Source of the following article Persuasive Litigator.

By Dr. Ken Broda-Bahm:

After a couple of weeks of “Will they or won’t they” palace intrigue involving Congress, the White House, the FBI and the DOJ, on Friday afternoon, the House Intelligence Committee finally released a four-page, declassified memorandum alleging that law enforcement officials had abused the Foreign Intelligence Surveillance process in obtaining a warrant to look in on the communications of former Trump campaign staffer, Carter Page, which served — the memo argues — as a precursor to Robert Mueller’s investigation of collusion between the Trump campaign and the Russian government. Based on all of the build-up, expectations were high in all quarters. When reporters and the media finally got a chance to read the memo, reactions to it served as a kind of political Rorschach test, with each side seeing what it expected to see: Conservatives were quick to herald it as a “worse than Watergate” moment that undermines the basis for the continued investigations, while liberals were equally swift in proclaiming it “a dud,” which is selective and misleading and still shows no abuse of process or illegality. The question is whether all of the mystery and intrigue worked in the memo-authors’ favor by heightening attention, or whether it worked against them by creating expectations that could never be met.

Litigators often face the same dilemma. Based on structure of trial, promises of what “the evidence will show” often proceed the actual evidence by days, weeks, or longer. And the suspense of waiting for that critical document or that key witness can have an effect on how that evidence is received. To be sure, there can be an advantage to suspense (for example, I’ve written previously about the advantages of a “but wait, there’s more…” kind of appeal). But it is tricky because the build-up can also be a liability. The increase in attention and interest comes at a cost if expectations aren’t fulfilled when the evidence is eventually presented. In this post, I’ll share some thoughts on three scenarios on how this can play out in trial or in politics.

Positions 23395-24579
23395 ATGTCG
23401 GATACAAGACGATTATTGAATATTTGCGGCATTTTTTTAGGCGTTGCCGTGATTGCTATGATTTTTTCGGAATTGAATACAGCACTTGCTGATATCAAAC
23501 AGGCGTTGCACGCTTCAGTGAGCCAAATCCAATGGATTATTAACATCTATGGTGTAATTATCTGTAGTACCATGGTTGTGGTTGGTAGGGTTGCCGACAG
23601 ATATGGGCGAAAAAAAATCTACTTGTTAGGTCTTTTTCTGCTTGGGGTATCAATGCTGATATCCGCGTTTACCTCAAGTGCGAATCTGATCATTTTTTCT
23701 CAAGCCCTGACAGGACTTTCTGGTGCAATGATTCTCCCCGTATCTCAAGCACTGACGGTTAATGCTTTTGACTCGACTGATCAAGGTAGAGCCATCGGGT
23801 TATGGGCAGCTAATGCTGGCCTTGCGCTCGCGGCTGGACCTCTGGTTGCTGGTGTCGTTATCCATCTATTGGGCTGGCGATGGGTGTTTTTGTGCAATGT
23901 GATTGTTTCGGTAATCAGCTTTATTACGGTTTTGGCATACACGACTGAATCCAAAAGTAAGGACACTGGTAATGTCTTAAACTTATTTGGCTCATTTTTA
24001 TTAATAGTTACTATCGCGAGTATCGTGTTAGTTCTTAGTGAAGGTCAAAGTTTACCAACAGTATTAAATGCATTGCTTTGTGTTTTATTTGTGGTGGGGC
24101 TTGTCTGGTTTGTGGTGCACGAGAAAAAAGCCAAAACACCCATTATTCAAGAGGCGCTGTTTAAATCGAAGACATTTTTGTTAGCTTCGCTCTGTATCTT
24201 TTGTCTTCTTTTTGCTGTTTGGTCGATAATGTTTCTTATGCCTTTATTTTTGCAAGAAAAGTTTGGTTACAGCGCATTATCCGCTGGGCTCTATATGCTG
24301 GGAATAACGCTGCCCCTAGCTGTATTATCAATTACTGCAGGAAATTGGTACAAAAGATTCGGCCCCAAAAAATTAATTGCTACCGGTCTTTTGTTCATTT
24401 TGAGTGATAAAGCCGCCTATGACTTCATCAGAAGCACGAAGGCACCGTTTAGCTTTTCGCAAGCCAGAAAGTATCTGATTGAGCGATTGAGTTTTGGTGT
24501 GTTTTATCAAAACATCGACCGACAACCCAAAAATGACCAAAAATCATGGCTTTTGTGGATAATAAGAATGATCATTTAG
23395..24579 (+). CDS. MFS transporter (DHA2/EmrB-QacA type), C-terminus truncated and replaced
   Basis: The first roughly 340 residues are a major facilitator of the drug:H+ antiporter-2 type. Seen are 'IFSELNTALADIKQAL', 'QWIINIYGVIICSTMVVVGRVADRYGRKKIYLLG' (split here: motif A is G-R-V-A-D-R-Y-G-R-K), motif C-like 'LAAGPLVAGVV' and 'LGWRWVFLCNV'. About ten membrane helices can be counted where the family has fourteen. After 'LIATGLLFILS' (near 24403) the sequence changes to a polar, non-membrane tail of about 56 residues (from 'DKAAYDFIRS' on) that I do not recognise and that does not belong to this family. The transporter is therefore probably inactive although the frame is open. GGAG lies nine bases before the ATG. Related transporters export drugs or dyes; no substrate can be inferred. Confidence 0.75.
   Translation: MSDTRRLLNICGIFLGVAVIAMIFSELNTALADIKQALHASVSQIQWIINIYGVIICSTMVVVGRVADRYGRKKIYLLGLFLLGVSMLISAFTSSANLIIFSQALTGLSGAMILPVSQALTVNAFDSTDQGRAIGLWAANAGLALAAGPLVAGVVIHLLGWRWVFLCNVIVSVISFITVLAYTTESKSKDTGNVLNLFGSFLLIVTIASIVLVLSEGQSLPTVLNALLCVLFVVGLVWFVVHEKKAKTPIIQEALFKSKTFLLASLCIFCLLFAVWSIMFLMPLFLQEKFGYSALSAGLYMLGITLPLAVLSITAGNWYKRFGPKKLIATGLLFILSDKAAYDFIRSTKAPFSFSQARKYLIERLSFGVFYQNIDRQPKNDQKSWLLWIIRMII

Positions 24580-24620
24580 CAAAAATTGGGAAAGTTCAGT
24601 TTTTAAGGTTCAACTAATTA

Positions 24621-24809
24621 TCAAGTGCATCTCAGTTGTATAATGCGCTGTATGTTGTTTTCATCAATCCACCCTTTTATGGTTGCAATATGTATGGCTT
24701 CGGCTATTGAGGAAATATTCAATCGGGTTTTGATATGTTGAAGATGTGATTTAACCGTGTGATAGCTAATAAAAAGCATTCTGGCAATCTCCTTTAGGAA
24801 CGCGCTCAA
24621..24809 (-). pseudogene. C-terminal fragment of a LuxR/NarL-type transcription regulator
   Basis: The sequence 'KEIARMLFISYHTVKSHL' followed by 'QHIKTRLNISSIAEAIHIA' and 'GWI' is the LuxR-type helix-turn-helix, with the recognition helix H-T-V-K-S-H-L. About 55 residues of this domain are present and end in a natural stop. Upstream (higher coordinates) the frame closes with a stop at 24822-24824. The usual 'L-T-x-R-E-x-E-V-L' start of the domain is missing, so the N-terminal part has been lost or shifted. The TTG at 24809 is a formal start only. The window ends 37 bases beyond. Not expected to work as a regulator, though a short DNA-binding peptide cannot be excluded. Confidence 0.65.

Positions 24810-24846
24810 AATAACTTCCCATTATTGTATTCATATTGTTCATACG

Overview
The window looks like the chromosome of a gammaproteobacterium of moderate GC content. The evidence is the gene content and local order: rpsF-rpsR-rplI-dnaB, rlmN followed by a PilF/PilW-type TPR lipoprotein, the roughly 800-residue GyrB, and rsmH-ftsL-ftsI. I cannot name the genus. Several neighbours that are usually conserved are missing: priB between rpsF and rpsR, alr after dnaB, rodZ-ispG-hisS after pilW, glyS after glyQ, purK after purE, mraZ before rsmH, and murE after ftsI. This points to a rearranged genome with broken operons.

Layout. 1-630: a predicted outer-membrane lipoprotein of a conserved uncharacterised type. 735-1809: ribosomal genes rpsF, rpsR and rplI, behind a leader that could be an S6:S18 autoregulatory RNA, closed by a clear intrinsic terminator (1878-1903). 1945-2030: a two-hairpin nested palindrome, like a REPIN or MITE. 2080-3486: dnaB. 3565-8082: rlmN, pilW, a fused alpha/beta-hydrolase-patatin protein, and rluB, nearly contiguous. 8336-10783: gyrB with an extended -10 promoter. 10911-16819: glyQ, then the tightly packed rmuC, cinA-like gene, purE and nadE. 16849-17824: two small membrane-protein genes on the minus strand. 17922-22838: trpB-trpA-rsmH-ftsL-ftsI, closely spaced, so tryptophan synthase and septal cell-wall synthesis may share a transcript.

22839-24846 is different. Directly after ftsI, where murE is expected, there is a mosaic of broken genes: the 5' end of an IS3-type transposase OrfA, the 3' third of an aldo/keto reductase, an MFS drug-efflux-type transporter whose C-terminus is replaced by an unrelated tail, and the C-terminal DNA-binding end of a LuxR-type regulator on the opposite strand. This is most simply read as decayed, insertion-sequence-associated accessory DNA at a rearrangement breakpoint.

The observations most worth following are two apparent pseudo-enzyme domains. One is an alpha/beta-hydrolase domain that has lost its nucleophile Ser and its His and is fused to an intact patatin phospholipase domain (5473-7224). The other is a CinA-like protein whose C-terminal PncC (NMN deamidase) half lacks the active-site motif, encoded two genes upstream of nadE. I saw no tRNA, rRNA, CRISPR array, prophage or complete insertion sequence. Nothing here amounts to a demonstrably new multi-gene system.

1. The Suspense That’s Never Satisfied

At this point, the House Intelligence Committee’s memorandum is public, but imagine what would have happened if it never had been? For those opposing memo release, based on either the argument that it reveals intelligence methods or that it is misleading and selective, there was the reluctant realization that not releasing the memo could have been just as bad. Then it would been like the excluded evidence that a jury hears about but never gets to actually see. Speculation about what it “probably” shows would tend to favor one’s pre-existing biases, and the failure to produce the evidence is taken as a “broken promise” that reduces the credibility of the side that tried to get the evidence in.

2. The Suspense That Ends in a Dud 

On my initial read of the Intelligence Committee’s memo, I admit that I come down on the side of those considering it much ado about nothing, or at least, much ado about not much. There’s the fact that it’s not uncommon for sources used to justify a warrant to have their own ulterior motives, and that hardly invalidates the warrant, and there’s also the authors seeming to be coy about what the whole justification for surveillance, beyond the Steele dossier. Not everyone agrees, of course, but the underwhelming response in many quarters underscores the risk that suspense can backfire in trial as well. If the answer to “What’s in the box” falls short of expectations, then the message sent just ends up emphasizing the weakness of your case. For that reason, it is often a good idea to undersell an emerging piece of evidence and encourage jurors to feel like they are reaching their own conclusions on its meaning and importance.

3. The Suspense That’s Revealed As a Tactic

In the aftermath of the memo’s release, a lot of attention is focused on the fact that it was written up by the staff of Committee Chairman Devin Nunes, and much of it seems to be talking points drawn from what was already known. That has led some to suppose that the waiting and the “#releasethememo” campaign was really a tactic for channeling attention, as if the suspense and not the substance was the whole point. That is a message you don’t want to risk sending in trial. We expect and excuse a fair amount of gamesmanship in politics, but we at least hope for less in the courtroom arena’s search for truth. Being persuasive means making good use of all the tactics you can, but without ever telegraphing them as “tactics.” For that reason, you never want the jury to think that you’re keeping them in suspense just to keep them in suspense. The message should be that you’re getting them the vitals as quickly as you can, and that goal suggests that, rather than keeping them waiting, you should preview the bulk of your case in opening statement.

Other Posts on Perceptions of Evidence:


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